The Virgin's marriage to Saint Joseph is not described in the Gospels but appears in the New Testament Apocrypha and the 13th-century book, the 'Golden Legend'. These sources tell how Joseph was chosen to marry the Virgin because of a miraculous sign - the flowering of his rod. Here he holds his rod surmounted by a dove (the symbol of the Holy Ghost) while placing a ring on the Virgin's hand. The Virgin's mother, Saint Anne, stands on the right and on the left two disappointed suitors break their rods.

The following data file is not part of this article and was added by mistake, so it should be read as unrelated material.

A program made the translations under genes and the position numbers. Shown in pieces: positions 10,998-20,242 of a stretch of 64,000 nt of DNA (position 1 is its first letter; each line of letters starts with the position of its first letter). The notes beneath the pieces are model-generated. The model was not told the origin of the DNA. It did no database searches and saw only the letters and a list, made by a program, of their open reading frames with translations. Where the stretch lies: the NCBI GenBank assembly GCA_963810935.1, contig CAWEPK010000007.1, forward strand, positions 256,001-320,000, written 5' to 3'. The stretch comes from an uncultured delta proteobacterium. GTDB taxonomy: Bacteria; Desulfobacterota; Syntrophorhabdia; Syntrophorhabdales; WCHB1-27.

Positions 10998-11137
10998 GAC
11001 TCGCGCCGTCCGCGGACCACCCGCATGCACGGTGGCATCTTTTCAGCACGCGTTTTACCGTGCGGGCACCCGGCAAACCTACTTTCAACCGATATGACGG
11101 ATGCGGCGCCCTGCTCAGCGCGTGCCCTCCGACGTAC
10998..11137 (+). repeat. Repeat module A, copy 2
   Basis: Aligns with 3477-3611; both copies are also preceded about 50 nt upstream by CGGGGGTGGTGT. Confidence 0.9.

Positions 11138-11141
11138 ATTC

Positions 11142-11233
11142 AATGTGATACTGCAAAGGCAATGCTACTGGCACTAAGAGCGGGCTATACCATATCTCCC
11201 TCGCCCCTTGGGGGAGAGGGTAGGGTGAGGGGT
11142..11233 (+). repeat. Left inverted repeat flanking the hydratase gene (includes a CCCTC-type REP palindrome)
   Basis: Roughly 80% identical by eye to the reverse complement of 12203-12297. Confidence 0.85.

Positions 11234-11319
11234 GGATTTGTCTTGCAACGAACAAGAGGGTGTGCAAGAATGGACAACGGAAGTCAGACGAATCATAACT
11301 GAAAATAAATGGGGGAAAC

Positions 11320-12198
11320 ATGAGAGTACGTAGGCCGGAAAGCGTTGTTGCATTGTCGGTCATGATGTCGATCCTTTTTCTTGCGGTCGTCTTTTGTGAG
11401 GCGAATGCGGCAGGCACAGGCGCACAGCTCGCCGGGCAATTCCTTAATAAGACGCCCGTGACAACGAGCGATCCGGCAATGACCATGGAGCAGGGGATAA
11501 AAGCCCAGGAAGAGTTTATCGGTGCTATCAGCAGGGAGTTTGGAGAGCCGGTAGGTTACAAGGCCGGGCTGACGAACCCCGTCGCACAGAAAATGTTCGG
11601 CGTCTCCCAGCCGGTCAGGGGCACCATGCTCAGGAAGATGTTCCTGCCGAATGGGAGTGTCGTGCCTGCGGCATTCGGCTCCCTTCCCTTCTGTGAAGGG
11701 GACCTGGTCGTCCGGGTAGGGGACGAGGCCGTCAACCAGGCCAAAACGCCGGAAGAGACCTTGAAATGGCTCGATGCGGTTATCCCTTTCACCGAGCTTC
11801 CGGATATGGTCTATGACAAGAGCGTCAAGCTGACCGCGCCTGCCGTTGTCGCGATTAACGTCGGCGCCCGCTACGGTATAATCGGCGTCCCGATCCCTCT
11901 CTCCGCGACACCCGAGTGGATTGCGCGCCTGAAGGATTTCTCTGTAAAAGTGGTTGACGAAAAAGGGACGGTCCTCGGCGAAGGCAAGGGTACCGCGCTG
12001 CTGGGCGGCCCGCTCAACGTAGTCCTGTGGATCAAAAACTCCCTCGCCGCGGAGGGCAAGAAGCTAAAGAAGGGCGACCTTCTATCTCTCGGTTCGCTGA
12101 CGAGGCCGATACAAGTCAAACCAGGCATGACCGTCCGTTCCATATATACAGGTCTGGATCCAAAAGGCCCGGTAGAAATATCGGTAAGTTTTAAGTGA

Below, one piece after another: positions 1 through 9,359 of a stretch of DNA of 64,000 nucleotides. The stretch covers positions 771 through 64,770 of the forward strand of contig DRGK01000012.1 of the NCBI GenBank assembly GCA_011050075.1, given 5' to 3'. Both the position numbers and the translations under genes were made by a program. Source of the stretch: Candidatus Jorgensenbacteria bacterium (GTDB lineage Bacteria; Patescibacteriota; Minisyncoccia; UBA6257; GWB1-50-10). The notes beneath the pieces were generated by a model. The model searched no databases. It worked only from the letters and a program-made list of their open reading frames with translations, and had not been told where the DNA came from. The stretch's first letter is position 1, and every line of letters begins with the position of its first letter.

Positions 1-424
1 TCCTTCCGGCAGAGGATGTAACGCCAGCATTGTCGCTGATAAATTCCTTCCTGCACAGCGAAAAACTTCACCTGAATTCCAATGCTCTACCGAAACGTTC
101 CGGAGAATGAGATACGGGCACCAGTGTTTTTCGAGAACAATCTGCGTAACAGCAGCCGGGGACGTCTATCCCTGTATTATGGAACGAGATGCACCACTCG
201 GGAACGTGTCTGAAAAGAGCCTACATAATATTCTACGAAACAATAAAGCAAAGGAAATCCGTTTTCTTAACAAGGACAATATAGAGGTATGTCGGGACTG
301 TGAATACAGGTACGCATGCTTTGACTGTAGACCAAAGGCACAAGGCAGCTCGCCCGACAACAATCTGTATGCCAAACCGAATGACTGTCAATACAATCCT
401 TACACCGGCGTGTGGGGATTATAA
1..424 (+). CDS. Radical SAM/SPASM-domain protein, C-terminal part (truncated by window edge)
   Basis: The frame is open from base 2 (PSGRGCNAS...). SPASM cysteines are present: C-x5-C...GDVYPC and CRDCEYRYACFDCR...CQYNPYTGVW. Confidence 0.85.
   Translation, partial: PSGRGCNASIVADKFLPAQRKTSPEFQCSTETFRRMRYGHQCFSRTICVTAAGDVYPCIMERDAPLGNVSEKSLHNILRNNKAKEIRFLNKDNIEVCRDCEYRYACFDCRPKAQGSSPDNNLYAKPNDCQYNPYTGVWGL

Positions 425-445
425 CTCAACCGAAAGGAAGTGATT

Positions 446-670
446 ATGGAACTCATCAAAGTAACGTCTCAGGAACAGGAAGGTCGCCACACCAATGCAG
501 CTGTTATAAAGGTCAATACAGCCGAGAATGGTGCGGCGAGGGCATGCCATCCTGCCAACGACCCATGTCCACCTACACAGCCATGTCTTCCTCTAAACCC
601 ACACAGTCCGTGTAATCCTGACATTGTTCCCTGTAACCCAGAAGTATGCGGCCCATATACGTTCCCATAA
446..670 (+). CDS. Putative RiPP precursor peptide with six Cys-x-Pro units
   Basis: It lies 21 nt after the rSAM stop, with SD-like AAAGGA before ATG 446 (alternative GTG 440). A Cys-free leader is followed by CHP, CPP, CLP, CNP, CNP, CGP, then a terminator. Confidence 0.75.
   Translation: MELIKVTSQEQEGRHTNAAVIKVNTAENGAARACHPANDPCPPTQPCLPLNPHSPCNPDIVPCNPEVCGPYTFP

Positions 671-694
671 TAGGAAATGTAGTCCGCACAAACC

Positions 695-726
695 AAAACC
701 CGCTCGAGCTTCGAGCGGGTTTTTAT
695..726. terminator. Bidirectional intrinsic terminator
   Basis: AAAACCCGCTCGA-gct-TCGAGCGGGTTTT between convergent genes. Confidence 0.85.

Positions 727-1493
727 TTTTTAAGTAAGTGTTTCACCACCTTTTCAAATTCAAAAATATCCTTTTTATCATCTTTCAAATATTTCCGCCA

This painting on panel, and one in the Vatican Museum of the 'Birth of the Virgin', are almost certainly from the same predella, (the lower section of an altarpiece). They may belong to an altarpiece of the 'Virgin and Child with Saints Andrew and Onophrius' in the Pinacoteca, Siena.
|artist||Attributed to Gregorio di Cecco di Luca|
The Marriage of the Virgin Print
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